Intensive insulin therapy can help prevent long-term diabetes complications. Consider the benefits-and understand the ... Weight gain. When you use insulin to lower your blood sugar, the sugar in your bloodstream enters cells in your body instead of ... Intensive Insulin Therapy: Tight Blood Sugar Control. Intensive insulin therapy can help prevent long-term diabetes ... Intensive insulin therapy is an aggressive treatment approach designed to control your blood sugar levels. Intensive insulin ...
How insulin TORC2 blood sugar levels: glowing mice light the way. Salk Institute ... After a meal, the hormone insulin normally turns down gluconeogenesis ensuring that blood sugar levels dont rise too high. " ... "But in people with insulin resistance, blood sugar levels are elevated because gluconeogenesis continues when it shouldnt, ... The experiments revealed that the rise in insulin during feeding turned off the CREB/TORC2 switch. Insulin first activated a ...
... typically among those likely to have access to insulin. Measurement of insulin level along with C-peptide is very crucial in ... Surreptitious use of insulin may be seen, typically among those likely to have access to insulin. Measurement of insulin level ... When should exogenous insulin be considered as the etiology of hypoglycemia (low blood sugar)?. Updated: Sep 12, 2019 ... A 24-week, randomized, treat-to-target trial comparing initiation of insulin glargine once-daily with insulin detemir twice- ...
"A person who is an insulin dependant diabetic must have insulin. Without it, they die... insulin is life-sustaining. It is, for ... Insulin is only a diabetic treatment. A cure has yet to be discovered. However, I strongly believe that insulin is by far one ... people who only have a partial deficit of insulin, still the most powerful way to reduce the blood sugar in those people. So it ... As a type one diabetic for nearly eight years now, my life depends on insulin every day. I have had my own small encounters ...
... ... To test this, we gave a glucose drink to an insulin-sensitive control group and an insulin-resistant group of individuals and ... "Insulin resistance is a significant contributor to obesity and diabetes," said Gene-Jack Wang, MD, lead author of the study and ... We suggest that insulin resistance and its association with less dopamine release in a central brain reward region might ...
Diabetes mellitus Insulin blood sugar level Mens T-Shirt ✓ Unlimited options to combine colours, sizes & styles ✓ Discover T- ... Tags: gift idea, type 2, thirst, type 1, insulin, funny sayings, trend, level, Diabetes mellitus, high blood sugar, hunger, ... FunnyDiabetesDiabetes FunnyGift IdeaThirstInsulinFunny SayingsTrendType 2Type 1 ... diabetic, attitude to life, quote, shirt, bestseller, statement, motto, blood sugar, slogan, injection, funny, funny quotes ...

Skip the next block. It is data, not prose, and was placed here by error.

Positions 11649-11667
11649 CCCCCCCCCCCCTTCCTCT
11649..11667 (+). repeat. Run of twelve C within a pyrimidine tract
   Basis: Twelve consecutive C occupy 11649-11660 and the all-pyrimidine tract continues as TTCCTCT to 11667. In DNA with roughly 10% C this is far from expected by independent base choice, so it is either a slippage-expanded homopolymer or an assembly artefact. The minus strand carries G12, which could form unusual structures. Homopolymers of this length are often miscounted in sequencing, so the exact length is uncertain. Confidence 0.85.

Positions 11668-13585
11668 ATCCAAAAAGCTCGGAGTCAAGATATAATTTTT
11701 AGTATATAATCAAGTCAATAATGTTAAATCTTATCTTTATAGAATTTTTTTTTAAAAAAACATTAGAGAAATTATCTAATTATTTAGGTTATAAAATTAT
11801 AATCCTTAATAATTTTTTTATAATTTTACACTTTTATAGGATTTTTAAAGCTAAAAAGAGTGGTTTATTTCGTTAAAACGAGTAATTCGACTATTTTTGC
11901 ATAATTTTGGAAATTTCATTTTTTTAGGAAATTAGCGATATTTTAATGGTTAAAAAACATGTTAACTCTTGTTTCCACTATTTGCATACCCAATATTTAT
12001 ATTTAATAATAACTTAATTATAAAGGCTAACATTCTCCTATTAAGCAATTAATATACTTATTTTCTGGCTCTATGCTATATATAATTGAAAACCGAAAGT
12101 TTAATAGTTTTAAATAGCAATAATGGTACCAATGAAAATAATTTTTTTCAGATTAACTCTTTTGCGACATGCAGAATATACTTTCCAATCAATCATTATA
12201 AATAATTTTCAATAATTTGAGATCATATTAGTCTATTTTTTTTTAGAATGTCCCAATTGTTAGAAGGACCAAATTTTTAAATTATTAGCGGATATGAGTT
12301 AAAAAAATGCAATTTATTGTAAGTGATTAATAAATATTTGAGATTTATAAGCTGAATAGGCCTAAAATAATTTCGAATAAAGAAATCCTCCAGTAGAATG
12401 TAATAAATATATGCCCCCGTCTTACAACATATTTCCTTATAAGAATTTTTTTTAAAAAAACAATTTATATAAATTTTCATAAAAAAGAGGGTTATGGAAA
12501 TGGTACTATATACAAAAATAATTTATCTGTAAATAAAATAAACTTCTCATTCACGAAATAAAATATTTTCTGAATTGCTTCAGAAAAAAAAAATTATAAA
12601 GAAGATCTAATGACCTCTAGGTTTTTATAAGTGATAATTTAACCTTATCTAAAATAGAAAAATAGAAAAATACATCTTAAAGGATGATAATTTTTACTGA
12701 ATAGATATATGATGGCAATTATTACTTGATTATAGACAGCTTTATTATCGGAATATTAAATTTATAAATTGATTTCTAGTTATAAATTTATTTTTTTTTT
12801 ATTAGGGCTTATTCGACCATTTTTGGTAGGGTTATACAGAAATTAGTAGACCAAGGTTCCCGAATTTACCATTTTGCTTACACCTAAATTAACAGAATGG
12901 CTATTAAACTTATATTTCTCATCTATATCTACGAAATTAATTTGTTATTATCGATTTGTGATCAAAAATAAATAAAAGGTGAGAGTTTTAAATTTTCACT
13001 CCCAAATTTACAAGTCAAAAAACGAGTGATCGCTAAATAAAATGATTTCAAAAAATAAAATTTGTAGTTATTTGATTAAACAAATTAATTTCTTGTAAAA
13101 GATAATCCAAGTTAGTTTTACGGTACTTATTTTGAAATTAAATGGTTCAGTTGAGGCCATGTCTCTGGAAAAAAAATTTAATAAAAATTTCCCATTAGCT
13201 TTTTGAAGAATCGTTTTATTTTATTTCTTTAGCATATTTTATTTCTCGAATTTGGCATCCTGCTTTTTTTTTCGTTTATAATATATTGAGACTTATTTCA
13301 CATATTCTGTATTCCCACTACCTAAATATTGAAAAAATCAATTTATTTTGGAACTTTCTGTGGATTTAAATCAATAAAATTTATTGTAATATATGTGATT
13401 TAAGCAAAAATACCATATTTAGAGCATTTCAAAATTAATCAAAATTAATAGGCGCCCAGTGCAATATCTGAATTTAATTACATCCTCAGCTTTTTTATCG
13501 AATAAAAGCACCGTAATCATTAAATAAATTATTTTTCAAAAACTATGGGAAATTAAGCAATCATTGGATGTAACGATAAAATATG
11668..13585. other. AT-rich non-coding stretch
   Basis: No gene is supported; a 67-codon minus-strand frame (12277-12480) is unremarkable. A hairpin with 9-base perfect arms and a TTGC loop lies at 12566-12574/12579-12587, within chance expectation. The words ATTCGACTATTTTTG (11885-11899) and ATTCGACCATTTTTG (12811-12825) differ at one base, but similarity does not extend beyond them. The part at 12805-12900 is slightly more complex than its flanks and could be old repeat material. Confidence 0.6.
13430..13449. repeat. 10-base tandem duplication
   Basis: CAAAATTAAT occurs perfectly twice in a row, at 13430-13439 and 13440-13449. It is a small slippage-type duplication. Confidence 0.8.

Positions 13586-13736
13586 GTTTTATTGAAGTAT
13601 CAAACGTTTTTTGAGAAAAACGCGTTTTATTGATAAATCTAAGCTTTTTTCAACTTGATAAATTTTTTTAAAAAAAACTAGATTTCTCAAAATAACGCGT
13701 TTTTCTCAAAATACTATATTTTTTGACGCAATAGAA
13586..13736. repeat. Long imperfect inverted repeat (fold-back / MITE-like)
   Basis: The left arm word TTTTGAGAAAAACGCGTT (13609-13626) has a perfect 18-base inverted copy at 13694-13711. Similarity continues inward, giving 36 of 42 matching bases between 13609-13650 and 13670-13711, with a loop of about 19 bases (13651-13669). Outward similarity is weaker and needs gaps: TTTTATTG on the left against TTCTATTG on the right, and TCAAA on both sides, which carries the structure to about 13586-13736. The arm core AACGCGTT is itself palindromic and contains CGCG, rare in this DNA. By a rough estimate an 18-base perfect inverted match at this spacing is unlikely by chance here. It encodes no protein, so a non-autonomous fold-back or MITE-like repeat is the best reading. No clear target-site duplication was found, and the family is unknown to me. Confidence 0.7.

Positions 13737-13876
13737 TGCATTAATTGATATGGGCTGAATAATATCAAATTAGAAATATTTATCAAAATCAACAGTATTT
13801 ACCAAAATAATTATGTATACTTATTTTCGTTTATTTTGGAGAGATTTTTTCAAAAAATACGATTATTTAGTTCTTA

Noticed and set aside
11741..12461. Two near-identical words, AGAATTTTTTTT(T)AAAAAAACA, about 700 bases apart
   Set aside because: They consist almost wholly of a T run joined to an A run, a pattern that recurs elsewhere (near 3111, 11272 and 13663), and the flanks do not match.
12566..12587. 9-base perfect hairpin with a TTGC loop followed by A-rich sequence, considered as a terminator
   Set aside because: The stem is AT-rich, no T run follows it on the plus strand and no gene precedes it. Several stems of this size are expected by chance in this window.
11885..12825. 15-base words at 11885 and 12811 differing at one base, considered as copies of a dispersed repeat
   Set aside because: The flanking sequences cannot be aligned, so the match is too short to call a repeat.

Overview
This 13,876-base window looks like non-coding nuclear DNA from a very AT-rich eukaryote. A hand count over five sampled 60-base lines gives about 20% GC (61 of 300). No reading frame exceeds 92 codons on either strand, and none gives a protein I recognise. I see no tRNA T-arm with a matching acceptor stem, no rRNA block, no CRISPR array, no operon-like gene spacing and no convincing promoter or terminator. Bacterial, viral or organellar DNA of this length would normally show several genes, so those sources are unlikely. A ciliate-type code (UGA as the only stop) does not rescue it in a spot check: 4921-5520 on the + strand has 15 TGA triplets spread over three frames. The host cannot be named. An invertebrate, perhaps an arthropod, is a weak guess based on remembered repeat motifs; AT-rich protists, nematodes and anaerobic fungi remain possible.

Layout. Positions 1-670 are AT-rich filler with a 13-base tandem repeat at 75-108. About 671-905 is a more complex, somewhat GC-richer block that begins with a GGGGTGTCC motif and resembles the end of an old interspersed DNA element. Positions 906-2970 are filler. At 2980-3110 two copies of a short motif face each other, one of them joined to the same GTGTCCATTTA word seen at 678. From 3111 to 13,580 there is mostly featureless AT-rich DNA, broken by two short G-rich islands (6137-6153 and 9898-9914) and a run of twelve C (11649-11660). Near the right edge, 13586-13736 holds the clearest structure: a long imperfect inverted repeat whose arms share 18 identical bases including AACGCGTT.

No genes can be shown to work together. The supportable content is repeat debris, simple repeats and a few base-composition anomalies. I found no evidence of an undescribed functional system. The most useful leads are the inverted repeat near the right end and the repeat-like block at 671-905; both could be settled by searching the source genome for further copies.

For a diabetic is vital to know his or her sugar level in blood (sugar blood). ... Jiri Bukvald designed the insulin pump as an original and suitable product with clear function, simple and perfect shaping. ... Insulin Pump to Get Your Sugar Level Information. Jiri Bukvald has designed the insulin pump as an original and suitable ... Tagged as actual time, darts, insulin pump, sugar level, suitable product. Posts related to this article:. Multi Pen : 3-in-one ...
When insulin has too many blood sugar passengers, and cells dont need any sugar, then insulin stimulates the production of ... This causes extra insulin to be made, which excessively lowers blood sugar by turning sugar to fat, while simultaneously ... As you are eating, some of the insulin transports blood sugar to your white adipose tissue or stored fat. The blood sugar is ... However, since you havent used the stored sugar in your liver, then insulin cant put more sugar back in your liver as it ...
I would love to mix it with milk but I am avoiding any significant insulin increase before bed. Any suggestions on how to ... I know sugar is a big no before bed due to the production of an insulin spike. Currently cutting, I am hungry by the time I get ... Ok, I know sugar is a big no before bed due to the production of an insulin spike. Currently cutting, I am hungry by the time I ... You can consume sugar before bed, by no means you can only stop yourself buddy. =] I CHOOSE to avoid that insulin increase. Oh ...
... does insulin pumps work by them self according to your blood sugar? 2- or at least does it beep if your blood sugar goes down ... this problem is why im getting insulin pump, my blood sugar goes down to less than 40 mg/dl when im asleep and i dont wake ... i know i can ask him all i want about the insulin pump, but im curious i guess. ... Im getting an insulin pump and i have an appointment with my doctor tomorrow, ...
Insulin. If you have too much sugar floating around in your blood vessels, it is likely that you also have too much insulin ... Insulin works by stimulating your cells to sponge up this excess sugar out of your bloodstream. Once inside your cells, sugar ... Normal blood sugar and high blood insulin can be the result of your cells losing some sensitivity to insulin, which ... People that have blood sugar issues that have NOT hit insulin resistance yet will have elevated levels of insulin but can have ...